Upper bounds on the focusing efficiency of aperture fields and lens systems are formulated using integral equation representations of Maxwell’s equations and Lagrangian duality. Two forms of focusing efficiency are considered based on lens exit plane fields and optimal polarization currents within lens design regions of prescribed shape and available materials. Bounds are compared against the performance of classical prescriptions of ideal lens aperture fields, hyperbolic lens designs, and lenses produced by inverse design. Results demonstrate that, without regularization, focusing efficiency based solely on lens exit plane fields is unbounded, similar to the problem of unbounded antenna directivity. Additionally, results considering extruded two-dimensional dielectric geometries driven by out-of-plane electric fields for the calculation of bounds and inverse design demonstrate that aperture fields based on time-reversal do not necessarily yield optimal lens focusing efficiency, particularly in the case of near-field (high numerical aperture) focusing.

*Physical Review A*106, 053110, Nov. 2022

Knowledge of the fundamental limitations on a magnetic trap for neutral particles is of paramount interest to designers as it allows for the rapid assessment of the feasibility of specific trap requirements or the quality of a given design. In this paper, performance limitations are defined for convexity of magnetic trapping potential and bias field using a local approximation in the trapping center. As an example, the fundamental bounds are computed for current supporting regions in the form of a spherical shell, a cylindrical region, and a box. A Pareto-optimal set considering both objectives is found and compared with known designs of the baseball trap and Ioffe-Pritchard trap. The comparison reveals a significant gap in the performance of classical trap designs from fundamental limitations. This indicates a possibility of improved trap designs and modern techniques of shape synthesis are applied in order to prove their existence. The topologically optimized traps perform almost two times better as compared to conventional designs. Last, but not least, the developed framework might serve as a prototype for the formulation of fundamental limitations on plasma confinement in a wider sense.

*Optics Express*, vol. 29, pp. 24068 - 24082, Jul. 2021,

**Editor's pick**

Fundamental bounds on the performance of monochromatic scattering-cancellation and fieldzeroing cloaks made of prescribed linear passive materials occupying a predefined design region are formulated by projecting field quantities onto a sub-sectional basis and applying quadratically constrained quadratic programming. Formulations are numerically tested revealing key physical trends as well as advantages and disadvantages between the two classes of cloaks. Results show that the use of low-loss materials with high dielectric contrast affords the highest potential for effective cloaking.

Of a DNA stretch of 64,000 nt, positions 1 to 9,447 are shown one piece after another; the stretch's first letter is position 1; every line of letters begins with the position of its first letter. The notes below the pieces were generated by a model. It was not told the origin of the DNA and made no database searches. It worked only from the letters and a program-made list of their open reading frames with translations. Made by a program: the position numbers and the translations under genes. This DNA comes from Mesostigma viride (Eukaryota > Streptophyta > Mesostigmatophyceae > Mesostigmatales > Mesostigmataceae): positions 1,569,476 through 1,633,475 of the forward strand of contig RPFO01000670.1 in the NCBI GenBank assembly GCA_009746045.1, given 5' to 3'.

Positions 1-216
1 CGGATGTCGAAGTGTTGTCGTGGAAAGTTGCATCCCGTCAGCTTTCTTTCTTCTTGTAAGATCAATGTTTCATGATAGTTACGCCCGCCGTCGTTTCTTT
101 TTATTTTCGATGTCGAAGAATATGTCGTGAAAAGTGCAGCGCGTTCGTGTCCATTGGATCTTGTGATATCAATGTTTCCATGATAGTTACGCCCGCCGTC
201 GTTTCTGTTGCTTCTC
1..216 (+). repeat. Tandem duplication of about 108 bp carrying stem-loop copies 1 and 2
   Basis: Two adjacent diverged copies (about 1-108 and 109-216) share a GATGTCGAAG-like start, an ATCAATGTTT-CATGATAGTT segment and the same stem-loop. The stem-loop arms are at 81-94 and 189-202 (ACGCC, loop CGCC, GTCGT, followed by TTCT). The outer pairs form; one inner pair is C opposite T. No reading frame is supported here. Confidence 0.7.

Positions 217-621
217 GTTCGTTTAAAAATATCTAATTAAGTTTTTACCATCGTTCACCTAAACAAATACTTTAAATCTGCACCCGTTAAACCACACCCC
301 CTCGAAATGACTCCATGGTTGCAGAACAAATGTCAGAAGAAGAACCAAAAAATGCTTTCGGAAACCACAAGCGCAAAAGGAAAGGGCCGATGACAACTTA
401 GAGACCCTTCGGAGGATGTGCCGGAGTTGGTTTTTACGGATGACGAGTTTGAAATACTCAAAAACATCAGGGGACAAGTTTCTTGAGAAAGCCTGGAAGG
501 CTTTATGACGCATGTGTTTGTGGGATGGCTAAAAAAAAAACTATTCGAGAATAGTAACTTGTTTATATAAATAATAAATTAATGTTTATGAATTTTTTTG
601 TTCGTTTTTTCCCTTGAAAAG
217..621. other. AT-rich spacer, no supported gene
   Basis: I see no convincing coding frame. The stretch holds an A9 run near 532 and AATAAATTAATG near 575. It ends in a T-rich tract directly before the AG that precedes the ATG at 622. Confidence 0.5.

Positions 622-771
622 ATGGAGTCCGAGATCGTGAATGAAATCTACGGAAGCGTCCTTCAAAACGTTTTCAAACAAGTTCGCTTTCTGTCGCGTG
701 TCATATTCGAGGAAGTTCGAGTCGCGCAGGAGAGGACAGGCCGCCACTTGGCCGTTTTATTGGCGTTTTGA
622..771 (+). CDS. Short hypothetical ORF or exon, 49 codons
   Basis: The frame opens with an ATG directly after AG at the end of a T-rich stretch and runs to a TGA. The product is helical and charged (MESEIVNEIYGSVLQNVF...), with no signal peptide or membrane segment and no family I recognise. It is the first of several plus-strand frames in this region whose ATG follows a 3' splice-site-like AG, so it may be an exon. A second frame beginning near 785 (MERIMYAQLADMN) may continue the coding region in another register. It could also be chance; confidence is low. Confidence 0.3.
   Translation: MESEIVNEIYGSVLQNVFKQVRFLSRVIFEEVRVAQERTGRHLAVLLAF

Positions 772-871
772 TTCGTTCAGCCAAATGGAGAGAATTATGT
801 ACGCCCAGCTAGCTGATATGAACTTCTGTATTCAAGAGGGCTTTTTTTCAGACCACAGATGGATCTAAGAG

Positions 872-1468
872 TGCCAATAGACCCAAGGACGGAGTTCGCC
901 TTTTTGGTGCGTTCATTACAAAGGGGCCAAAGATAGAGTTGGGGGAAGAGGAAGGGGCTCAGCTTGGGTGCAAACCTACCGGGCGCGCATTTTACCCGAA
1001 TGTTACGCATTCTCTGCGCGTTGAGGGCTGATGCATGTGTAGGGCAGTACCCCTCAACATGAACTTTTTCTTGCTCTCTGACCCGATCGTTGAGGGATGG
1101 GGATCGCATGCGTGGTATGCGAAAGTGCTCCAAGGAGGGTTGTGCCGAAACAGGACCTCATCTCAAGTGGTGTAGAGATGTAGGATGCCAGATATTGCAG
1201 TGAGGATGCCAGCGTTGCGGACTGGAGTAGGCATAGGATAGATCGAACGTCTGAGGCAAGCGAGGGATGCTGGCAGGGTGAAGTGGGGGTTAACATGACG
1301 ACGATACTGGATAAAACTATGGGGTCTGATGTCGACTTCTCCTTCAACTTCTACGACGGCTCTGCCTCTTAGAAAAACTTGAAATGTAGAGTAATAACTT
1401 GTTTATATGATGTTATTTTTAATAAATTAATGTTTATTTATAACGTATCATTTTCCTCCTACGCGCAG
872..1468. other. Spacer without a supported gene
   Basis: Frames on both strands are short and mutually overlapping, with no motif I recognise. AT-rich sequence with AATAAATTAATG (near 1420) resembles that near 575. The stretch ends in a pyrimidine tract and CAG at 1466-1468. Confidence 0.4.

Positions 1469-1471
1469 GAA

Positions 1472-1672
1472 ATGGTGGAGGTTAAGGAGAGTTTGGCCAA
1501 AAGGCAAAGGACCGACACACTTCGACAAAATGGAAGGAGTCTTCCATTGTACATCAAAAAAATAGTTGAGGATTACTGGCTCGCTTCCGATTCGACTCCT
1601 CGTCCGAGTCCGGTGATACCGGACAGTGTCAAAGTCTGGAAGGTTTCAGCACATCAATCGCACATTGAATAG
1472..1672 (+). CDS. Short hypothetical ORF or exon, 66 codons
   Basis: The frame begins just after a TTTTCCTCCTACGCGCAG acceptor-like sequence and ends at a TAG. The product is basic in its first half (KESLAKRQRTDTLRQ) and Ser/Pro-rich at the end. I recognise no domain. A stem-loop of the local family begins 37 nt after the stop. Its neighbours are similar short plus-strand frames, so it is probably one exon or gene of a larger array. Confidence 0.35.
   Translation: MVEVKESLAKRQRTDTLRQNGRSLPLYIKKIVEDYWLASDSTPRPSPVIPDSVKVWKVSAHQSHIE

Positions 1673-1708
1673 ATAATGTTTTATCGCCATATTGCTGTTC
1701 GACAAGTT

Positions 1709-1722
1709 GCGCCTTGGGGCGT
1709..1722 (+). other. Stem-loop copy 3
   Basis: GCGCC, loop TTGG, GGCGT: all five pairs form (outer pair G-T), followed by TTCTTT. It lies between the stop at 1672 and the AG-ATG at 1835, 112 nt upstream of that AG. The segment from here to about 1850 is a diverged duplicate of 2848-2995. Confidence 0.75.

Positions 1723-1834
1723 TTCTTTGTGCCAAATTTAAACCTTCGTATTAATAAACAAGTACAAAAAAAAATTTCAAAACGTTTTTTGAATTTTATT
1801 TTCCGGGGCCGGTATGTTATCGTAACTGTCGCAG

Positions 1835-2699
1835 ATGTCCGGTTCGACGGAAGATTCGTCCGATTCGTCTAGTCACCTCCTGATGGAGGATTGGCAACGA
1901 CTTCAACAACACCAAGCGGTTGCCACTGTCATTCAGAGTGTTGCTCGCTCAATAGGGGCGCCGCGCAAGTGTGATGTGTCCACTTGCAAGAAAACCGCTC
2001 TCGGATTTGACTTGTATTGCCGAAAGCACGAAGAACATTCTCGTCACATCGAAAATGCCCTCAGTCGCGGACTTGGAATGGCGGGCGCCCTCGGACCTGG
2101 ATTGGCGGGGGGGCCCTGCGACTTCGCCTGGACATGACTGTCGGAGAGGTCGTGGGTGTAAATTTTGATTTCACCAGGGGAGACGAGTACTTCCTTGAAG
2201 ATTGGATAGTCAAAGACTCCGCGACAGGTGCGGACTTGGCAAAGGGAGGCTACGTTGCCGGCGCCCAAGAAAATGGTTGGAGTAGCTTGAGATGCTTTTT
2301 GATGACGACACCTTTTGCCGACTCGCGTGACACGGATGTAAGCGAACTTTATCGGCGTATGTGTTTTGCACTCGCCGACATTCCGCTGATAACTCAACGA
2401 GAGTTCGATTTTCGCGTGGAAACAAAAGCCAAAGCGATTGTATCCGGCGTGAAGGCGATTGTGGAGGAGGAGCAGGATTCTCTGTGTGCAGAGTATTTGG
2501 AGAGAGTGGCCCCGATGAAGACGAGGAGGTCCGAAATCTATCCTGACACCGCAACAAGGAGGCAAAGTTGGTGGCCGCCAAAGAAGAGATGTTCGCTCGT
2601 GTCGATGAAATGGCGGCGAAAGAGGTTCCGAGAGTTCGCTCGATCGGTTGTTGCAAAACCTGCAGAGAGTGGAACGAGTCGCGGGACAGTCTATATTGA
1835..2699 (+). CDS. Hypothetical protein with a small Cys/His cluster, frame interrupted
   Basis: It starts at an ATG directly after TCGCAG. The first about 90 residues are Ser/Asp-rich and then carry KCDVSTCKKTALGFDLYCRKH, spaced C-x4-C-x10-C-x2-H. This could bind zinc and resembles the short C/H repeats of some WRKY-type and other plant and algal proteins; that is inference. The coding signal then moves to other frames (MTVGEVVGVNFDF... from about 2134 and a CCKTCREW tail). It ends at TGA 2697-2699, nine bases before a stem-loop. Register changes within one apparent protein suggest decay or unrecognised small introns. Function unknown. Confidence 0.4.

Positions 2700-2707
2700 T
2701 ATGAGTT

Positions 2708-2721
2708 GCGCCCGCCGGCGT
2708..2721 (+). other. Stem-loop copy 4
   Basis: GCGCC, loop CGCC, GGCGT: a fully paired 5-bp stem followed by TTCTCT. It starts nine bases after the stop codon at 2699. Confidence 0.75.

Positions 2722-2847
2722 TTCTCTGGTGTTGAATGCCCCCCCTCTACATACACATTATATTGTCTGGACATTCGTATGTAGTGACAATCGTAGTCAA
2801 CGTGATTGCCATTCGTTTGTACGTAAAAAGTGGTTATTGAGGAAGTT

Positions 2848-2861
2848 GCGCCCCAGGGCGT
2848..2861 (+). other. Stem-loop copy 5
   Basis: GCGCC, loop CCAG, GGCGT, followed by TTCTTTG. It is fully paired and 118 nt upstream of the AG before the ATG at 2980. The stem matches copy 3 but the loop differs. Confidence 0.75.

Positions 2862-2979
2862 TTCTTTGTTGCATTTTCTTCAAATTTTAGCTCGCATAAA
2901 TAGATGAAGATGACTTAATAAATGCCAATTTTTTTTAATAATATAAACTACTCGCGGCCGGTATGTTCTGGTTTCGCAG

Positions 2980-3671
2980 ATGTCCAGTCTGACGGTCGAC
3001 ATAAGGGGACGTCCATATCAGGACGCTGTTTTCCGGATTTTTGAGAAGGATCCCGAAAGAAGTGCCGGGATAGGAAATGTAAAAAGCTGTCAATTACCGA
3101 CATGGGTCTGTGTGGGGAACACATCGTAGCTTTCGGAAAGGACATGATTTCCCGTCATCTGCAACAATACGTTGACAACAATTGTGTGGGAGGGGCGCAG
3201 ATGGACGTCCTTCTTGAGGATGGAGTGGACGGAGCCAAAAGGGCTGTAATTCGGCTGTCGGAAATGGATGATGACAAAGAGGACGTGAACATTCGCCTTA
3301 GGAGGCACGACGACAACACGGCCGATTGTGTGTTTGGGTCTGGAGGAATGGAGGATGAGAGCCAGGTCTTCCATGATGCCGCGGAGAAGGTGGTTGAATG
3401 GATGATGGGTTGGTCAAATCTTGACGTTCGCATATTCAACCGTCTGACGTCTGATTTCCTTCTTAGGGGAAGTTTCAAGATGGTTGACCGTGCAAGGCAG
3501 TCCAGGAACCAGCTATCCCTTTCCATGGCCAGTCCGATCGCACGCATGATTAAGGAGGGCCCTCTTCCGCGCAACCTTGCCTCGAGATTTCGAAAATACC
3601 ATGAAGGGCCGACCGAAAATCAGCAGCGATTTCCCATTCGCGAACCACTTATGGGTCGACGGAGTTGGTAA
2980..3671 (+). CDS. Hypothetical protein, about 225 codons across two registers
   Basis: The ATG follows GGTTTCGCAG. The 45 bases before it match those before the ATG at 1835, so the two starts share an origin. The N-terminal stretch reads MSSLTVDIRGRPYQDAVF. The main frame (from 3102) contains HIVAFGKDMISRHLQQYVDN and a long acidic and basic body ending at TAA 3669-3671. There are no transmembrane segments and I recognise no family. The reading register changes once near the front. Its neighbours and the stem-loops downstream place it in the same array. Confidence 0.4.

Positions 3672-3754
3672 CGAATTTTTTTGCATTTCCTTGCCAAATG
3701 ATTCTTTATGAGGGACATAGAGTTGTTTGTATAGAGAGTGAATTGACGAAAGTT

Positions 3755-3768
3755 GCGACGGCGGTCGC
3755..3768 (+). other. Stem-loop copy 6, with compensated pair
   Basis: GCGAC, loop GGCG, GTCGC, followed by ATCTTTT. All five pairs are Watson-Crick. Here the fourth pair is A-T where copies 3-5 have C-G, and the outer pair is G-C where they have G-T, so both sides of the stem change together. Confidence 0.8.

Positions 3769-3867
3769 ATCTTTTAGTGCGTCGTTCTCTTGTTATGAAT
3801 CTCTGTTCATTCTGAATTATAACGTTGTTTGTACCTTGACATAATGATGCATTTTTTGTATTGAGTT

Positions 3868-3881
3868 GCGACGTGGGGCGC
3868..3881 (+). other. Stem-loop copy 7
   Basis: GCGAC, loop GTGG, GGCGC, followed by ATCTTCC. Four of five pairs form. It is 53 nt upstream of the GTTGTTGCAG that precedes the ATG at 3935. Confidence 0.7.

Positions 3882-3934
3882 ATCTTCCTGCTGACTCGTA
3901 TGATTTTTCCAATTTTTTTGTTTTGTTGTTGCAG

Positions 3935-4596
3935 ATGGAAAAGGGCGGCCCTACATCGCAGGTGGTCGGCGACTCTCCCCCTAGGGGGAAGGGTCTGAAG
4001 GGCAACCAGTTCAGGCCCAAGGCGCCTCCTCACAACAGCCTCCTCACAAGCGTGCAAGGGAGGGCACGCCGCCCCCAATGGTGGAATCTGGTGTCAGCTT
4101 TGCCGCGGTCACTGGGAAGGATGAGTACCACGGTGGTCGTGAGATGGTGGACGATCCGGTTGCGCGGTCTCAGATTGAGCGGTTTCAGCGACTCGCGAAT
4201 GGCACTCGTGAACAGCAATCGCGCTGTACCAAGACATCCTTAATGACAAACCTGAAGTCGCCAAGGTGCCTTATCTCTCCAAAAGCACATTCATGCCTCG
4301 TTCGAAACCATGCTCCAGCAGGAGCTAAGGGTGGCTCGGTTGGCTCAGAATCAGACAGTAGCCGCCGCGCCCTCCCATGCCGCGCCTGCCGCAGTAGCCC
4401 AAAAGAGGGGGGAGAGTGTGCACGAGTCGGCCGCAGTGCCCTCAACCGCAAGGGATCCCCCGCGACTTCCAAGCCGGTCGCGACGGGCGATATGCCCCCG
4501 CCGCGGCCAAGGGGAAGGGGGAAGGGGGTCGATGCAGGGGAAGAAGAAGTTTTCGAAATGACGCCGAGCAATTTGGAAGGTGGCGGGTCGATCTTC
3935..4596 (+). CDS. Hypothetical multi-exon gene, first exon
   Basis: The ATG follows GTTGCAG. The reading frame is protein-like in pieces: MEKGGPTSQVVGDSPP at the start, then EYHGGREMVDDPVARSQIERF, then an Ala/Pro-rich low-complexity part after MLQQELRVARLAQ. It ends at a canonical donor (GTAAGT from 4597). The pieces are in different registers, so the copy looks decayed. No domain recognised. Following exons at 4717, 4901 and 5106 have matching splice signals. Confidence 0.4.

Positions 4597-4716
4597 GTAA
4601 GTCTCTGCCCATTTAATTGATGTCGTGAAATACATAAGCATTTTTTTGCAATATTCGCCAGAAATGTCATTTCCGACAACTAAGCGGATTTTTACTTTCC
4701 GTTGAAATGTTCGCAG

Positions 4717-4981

*IEEE Transactions on Antennas and Propagation*, vol. 69, no. 11, pp. 7729 - 7742, Apr. 2021.

A problem of the erroneous duality gap caused by the presence of symmetries is solved in this paper utilizing point group theory. The optimization problems are first divided into two classes based on their predisposition to suffer from this deficiency. Then, the classical problem of Q-factor minimization is shown in an example where the erroneous duality gap is eliminated by combining solutions from orthogonal subspaces. Validity of this treatment is demonstrated in a series of subsequent examples of increasing complexity spanning the wide variety of optimization problems, namely minimum Qfactor, maximum antenna gain, minimum total active reflection coefficient, or maximum radiation efficiency with self-resonant constraint. They involve problems with algebraic and geometric multiplicities of the eigenmodes, and are completed by an example introducing the selective modification of modal currents falling into one of the symmetry conformal sub-spaces. The entire treatment is accompanied with a discussion of finite numerical precision, and mesh grid imperfections and their influence on the results. Finally, the robust and unified algorithm is proposed and discussed, including advanced topics such as the uniqueness of the optimal solutions, dependence on the number of constraints, or an interpretation of the qualitative difference between the two classes of the optimization problems.

*IEEE Transactions on Antennas and Propagation*, vol. 69, no. 9, pp. 5388 – 5400, Apr. 2021.

The optimal spectral efficiency of MIMO antennas in an ideal line-of-sight channel is investigated when bandwidth requirements are placed on the antenna. By posing the problem as a convex optimization problem restricted by the input port Q-factor a semi-analytical expression is formed for its solution. It is shown that this solution is solely dependent on energy modes of the antenna. These modes are compared to the characteristic modes and the ability to induce them through sub-regions of a plate is investigated. The position of these regions is also investigated when they are raised above the ground plane. Their performance is illustrated through spectral efficiency over Q, a quantity that is connected to the true capacity. It is demonstrated that the spatial diversity of the controlled regions correlates with the number of significant energy modes.